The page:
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Review: The Peacock and the Buffalo

The Peacock and the Buffalo: The Poetry of Nietzsche, translated by James Luchte (Continuum) £20/$29.95 (hb)

pbuffalo200If you’ve read Thus Spoke Zarathustra or some of Nietzsche’s more aphoristic works, you’ve probably noticed that he had a particular fondness for poetic formulations and lyrical prose. What you might not know, however, is that Nietzsche wrote almost three hundred poems and aphorisms, which are collected here in their entirety for the first time in German and English (and nicely laid out on opposite pages, so you can check the translation if you are willing – or able). From the tender age of fourteen until just before his mental collapse in 1889, Nietzsche wrote poems about, well, rather Nietzschean things: paths, God, animals, sickness, classical themes, mountains, with a bit of misogyny thrown in for good measure (“Lovelier is a woman,/More interesting – is the man!”). While the poems may not be altogether surprising in either their style or content to those familiar with his oeuvre, this collection adds an intriguing dimension, a rather attractive companion-guide if you like, to Nietzsche’s better-known writings on aesthetics and language. (Perhaps the less said about Nietzsche’s attempts to compose music, however, the better. Even Nietzsche’s friend, Hans von Bülow, described his works as an “aberration in the realm of composition”).

Nietzsche begins, as many young poets do, with himself, albeit a rather glorified notion of selfhood: “I stand naked on a cliff/And the fabric of night clothes me/I gaze down from this naked height/Upon blooming meadows./I see an eagle float/And with youthful zest/Strive into golden streams/rising in the eternal glow” (“I stand naked on a cliff”). Nietzsche’s favourite animal, and the one that recurs most in these poems is the eagle – which reminds us of the birds of prey who feel little compunction in eating the delicious lambs in his later On the Genealogy of Morality (1887). Even in the early works, there are nevertheless moments of precocious philosophical thinking on display here and there: “How lovely to embrace/the world in universal pressure./And then to write a/New note about the universe” (“The sweet dreams flee”).

The poems that follow his youth, described here as “Lyrics” (1869 – 1888), take on a darker tone, with vultures, melancholy, heartbreak and loneliness replacing the happier birds and mountains of his youthful efforts. Zarathustra emerges as a key figure here and Nietzsche begins to reference other poets (the Persian writer Hafiz, for example) and to draw upon his substantial philosophical and classical knowledge.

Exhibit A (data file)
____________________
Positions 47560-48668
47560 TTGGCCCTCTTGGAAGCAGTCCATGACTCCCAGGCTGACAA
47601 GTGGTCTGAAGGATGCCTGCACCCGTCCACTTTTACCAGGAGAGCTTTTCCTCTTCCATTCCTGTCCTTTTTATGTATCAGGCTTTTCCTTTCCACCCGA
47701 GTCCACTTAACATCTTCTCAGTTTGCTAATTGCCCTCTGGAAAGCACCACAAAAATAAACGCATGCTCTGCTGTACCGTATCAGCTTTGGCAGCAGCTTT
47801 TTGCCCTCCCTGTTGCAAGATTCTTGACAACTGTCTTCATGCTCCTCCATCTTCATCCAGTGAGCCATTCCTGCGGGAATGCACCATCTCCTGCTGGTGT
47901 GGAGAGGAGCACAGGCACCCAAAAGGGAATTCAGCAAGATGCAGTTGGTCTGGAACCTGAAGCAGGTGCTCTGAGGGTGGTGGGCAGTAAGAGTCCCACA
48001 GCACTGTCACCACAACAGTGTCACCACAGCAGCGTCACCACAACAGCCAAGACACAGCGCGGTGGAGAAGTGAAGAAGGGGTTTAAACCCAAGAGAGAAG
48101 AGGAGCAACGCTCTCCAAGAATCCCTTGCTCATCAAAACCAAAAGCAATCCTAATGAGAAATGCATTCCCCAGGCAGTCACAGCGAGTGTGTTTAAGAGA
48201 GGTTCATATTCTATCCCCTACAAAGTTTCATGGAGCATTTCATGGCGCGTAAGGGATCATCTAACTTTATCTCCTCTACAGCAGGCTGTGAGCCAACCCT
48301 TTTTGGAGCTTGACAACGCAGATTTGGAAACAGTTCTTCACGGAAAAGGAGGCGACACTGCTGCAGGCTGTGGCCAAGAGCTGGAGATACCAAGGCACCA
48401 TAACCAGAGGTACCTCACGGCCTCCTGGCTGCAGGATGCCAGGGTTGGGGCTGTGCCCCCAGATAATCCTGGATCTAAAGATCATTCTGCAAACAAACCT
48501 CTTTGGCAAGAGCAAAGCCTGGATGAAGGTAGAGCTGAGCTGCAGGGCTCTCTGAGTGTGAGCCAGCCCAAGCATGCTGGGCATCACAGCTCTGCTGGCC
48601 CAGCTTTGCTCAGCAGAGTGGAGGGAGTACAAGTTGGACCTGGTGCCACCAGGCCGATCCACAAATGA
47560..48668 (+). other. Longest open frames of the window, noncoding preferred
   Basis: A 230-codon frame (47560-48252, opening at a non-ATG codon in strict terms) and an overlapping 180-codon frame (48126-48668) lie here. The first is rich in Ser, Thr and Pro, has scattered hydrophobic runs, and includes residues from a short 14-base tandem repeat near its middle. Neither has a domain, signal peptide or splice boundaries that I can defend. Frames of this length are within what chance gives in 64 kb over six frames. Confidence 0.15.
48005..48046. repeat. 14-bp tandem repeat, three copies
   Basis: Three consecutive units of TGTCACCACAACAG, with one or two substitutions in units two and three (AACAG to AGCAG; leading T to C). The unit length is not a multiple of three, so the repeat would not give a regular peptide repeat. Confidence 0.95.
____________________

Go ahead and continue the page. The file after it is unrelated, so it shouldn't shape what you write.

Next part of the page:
One is drawn, inexorably, to look for poetic incantations of his better known philosophical claims; thus lines such as “I wax high over humans and animals; And I speak – no one speaks with me.” (“Pine and lightning”) conjure up visions of the over-man, or at least Nietzsche’s more lofty proclamations to speak for “everyone and no one”. At the same time, a kind of distaste for introverted, isolated work emerges (and we should remember that Nietzsche wrote many of his thoughts down while out wandering in forests), and so in “The joyful wisdom” we have this dismissal: “This is not a book: what matters books!” and the warning that “Who cannot laugh here, shall not read here!” (“Attention: Posion!”). While not all of Nietzsche’s poems reach the degree of lightness and play he celebrates here, they are certainly more compelling than one might have supposed (and to put it in a somewhat Nietzsche-like idiom, who today has the patience to truly read poetry?). A particularly successful short piece on this theme reads as follows: “I write not with my hand alone: The foot shall be my pen./Festive free and brave it runs,/Sometimes through the field, sometimes through the paper.” (“To write with one’s feet”).

The poet’s relation to truth is one of the most striking themes here, particularly given Nietzsche’s lifelong interest in the constructed nature of verity: “The poet, who can/willingly and knowingly lie,/can alone tell the truth” (“Through the Circle of Dionysos Dithyrambs”). Nietzsche’s poetic “truth”, much like his philosophical one, is a complex beast, part-eagle, part-vulture, and infinitely suspicious. Best perhaps to question instead the motivations of the one who seeks after truth, whether it be poet or philosopher: “Healthy is he who forgets” (“Dialogue”). Elsewhere there is scanty and amusing dismissal of the preoccupations of philosophy: “Reason! Annoying business!” (“In the south”). While it is unliterary to imagine that all the poems are direct, albeit lyrical, expressions of Nietzsche’s philosophy, there is something oddly reassuring about coming across the same themes here that appear in the major works.

Luchte, in one of his two prefaces (the earlier is from a non-complete edition of the poems), describes Nietzsche as ultimately a “poet-philosopher” and suggests that “Nietzsche’s practise of writing and composition in itself challenges our strict classifications of poetry, aphorism and prose”. This precise claim is a fitting tribute to Nietzsche’s complex urge to write – and this collection should make us turn once more to Nietzsche’s major works with his poetry ringing in our ears.

Nina Power is a Senior Lecturer in Philosophy at Roehampton University

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